Komo among Tagwa-Senufo Peoples in Southwest Burkina Faso

by Boureima T. Diamitani
West African Museums Programme

Senufo blacksmith in Sifarasso, Burkina Faso. Photo by Christopher D. Roy, 2002.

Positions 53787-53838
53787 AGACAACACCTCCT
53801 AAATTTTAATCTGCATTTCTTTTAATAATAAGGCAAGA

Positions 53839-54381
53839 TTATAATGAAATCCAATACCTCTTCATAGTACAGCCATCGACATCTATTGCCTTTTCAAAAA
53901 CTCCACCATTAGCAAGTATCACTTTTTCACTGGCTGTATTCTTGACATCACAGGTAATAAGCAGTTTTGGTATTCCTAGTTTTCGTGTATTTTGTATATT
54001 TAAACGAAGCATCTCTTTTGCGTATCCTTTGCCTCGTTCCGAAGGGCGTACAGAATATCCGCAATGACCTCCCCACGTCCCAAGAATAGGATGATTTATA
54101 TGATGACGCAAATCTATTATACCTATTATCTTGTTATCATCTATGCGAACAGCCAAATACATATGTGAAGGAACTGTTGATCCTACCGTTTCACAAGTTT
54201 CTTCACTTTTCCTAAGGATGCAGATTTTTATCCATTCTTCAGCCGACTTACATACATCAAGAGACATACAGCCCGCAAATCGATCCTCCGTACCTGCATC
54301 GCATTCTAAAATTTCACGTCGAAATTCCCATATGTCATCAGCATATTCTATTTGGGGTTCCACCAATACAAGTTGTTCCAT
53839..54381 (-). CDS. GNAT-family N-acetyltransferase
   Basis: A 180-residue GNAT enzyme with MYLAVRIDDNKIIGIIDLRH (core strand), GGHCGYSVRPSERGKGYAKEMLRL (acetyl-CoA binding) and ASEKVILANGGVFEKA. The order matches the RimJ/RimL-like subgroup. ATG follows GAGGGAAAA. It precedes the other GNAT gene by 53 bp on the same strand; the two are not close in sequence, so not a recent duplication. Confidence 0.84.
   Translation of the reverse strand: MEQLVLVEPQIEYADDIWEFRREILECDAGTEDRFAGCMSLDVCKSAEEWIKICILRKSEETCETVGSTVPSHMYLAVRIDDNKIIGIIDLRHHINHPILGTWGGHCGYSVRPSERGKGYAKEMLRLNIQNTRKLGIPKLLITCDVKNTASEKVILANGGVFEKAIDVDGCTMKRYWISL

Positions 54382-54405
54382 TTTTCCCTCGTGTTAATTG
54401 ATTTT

The Komo is a speaking kaceene (power spirit) that Bamana peoples introduced in the Tagwa region around the end of the 18th century. Today the Senufo are the custodians of Komo.  One of the Komo songs explains: Komo ye Bamana fin loye, Komo ye numu ya loye (the Komo is a product of the Bamana and Komo is the fact of the blacksmith).  In addition, during the performance the Komo masker speaks and sings in the Bamana language, and uses a Yelema (“translator” in Bamana ) to interpret his message to the audience.  Today, the Tagwa use Komo more often than the Bamana because the former remain faithful to their traditional religion, whereas the latter have been largely converted to Islam.